Court decision

Can a Queensland court deal with a New South Wales Will?

By Margaret Arthur / 25 August 2021
2 min.
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Worthwhile read for: Individuals, Charities; Married Couples, De Facto Couples, Parents, Guardians, Families

A Queensland (QLD) court can deal with a New South Wales (NSW) estate if there is a connection with QLD. Depending upon the type of matter, the court may even apply the laws of NSW. Of course, this approach would apply not just to NSW estates but to estates from any other state or territory.

For example, in the recent case of Kay v Miller [2021]QSC 185, the deceased and his de facto partner died in a helicopter crash and an issue arose as to how a clause in his Will should be read, and whether the Will should be rectified to read to accord with the deceased’s true intentions.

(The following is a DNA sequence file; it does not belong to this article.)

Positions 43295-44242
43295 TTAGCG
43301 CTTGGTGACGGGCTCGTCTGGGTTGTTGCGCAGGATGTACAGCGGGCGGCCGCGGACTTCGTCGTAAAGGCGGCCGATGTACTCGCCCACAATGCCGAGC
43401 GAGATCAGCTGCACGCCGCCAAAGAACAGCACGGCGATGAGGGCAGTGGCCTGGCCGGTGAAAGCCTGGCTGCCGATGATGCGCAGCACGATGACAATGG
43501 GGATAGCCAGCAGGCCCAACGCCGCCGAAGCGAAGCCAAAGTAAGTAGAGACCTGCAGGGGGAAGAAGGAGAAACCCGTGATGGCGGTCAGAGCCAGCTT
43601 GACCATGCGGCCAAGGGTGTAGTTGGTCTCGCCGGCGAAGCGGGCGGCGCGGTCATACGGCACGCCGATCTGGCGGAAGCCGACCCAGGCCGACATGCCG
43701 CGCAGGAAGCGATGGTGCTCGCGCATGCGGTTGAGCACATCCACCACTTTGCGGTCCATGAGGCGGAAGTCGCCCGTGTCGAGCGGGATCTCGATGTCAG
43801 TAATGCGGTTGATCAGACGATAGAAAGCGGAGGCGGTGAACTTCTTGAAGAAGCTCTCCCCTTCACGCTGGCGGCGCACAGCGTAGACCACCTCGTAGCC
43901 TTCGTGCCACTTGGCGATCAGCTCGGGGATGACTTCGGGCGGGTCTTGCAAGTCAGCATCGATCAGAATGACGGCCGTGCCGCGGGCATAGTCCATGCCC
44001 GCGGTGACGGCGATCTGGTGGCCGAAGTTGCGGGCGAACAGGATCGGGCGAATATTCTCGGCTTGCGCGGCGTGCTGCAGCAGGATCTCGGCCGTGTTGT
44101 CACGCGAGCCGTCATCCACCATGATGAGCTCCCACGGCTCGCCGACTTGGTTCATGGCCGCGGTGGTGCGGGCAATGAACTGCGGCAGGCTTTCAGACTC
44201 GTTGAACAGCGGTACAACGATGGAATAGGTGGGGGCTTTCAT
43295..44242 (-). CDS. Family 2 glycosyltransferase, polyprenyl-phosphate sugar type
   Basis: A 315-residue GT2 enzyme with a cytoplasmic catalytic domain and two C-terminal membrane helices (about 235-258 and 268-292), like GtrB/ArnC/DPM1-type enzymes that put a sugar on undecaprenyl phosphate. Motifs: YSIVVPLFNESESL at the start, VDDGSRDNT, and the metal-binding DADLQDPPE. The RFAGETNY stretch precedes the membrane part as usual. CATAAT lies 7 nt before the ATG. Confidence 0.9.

The deceased lived in NSW, the Will was made in NSW and but for one property, all of the deceased’s property was in NSW. 

However, as there was one property in QLD, the Supreme Court could deal with the application.

The question was then whether the court should apply QLD law or NSW law.

The applicable laws usually depend upon whether the deceased’s property was moveable (such as personal belongings), or immoveable (such as land). However, where the meaning of a Will has to be worked out, the applicable laws are those of the place where the deceased lived. 

Because the deceased’s home was NSW, the court applied the laws of NSW. 

In this time of COVID-19 and subsequent border closures, it is useful to know that some laws don’t stop at the border. 

For more information, please contact our Estates and Succession team. 
 

Authors
Margaret Arthur
Special Counsel
Margaret is a Special Counsel with HopgoodGanim Lawyers and specialises in the area of Succession law and Elder Law.

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